For those of you who are long-time followers of my blog, you are probably aware that as long ago as this post from October of 2007 (originally from my blog’s former home on the Microsoft Live! Spaces site but since ported over here so I wouldn’t lose it when I declared my independence from Live! Spaces), I have been a user of the NDbUnit utility to assist me in the management of the state of my database content during integration tests of my data-access-layer code.
In that same post from way back then, I also indicated that I had come upon a real issue with the NDbUnit 1.1 code in re: the way it handled FK relations during INSERT and DELETE operations and also that I had incorporated a fix to the code into my own copy of the source and would make that available (in binary form) to anyone who was interested in it.
I’m happy to announce that I have now (finally!) gotten around to merging the content of my changes into the main NDbUnit project repository on Google Code so that anyone else interested can also go get this fix without having to ask me directly and wait for me to e-mail the binary to you. Called v1.2, the source for this change as well as others that various people have sent to me over the last 18 months are now incorporated into the available source code for all to download and build.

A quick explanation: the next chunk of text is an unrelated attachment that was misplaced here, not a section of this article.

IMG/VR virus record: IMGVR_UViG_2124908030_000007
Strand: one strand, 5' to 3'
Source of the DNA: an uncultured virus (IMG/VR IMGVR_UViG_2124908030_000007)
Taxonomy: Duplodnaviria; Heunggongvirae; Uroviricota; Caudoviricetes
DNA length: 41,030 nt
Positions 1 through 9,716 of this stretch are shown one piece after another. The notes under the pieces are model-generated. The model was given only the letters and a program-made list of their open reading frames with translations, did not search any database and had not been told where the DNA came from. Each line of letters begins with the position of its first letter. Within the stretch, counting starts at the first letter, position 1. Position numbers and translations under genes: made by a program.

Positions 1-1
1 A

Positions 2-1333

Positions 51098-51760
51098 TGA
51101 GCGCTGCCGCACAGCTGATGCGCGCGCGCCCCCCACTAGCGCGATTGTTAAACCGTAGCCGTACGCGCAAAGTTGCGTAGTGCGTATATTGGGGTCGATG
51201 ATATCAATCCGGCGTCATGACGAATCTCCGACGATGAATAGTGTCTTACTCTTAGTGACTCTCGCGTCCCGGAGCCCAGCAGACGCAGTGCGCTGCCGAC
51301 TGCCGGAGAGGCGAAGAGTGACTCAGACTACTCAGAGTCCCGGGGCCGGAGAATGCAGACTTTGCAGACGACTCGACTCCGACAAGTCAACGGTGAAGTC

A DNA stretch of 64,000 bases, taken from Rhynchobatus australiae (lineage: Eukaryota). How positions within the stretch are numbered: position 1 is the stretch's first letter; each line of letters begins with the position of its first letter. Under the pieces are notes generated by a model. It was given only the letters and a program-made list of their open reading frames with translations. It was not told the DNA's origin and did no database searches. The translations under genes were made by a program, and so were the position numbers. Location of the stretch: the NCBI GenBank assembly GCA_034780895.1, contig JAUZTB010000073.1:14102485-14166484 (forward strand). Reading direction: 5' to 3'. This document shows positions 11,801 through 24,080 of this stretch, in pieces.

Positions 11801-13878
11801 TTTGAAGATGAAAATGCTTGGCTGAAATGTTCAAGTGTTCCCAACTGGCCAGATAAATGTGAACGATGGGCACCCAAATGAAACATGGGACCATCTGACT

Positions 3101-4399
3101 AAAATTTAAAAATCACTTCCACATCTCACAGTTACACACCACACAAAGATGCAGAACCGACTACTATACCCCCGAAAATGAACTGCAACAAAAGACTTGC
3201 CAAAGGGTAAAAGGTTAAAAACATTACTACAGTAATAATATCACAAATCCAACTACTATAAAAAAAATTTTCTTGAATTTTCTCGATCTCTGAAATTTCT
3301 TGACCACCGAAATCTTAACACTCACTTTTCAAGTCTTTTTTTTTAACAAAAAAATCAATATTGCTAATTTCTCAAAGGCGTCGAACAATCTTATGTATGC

In addition to incorporating the specific FK-relation fixes, I also took the opportunity to do some other housekeeping on the code…
- ported the code from .NET 1.1 to the 2.0 CLR (1.1 support is hereby abandoned in the project, sorry all you laggards still on 1.1 all these years later )
- removed the very old version of NUnit from the tests and migrated them to MbUnit 3.x/Gallio (note that this has nothing to do with the NDbUnit project itself continuing to work with whatever unit test framework you choose — this is just about what unit test framework the project’s own internal tests are written against)
- introduced various bug-fixes submitted to me over the years
Roadmap, contributions, etc.
If anyone is interested, I have also posted the project roadmap for the ‘official’ upcoming 1.2 release as well as the several planned future releases on a wiki page for you to see for yourself what’s planned next. If anyone is more driven than myself to add support for additional database types to the project, feel free to submit a patch or two supporting your favorite DB platform.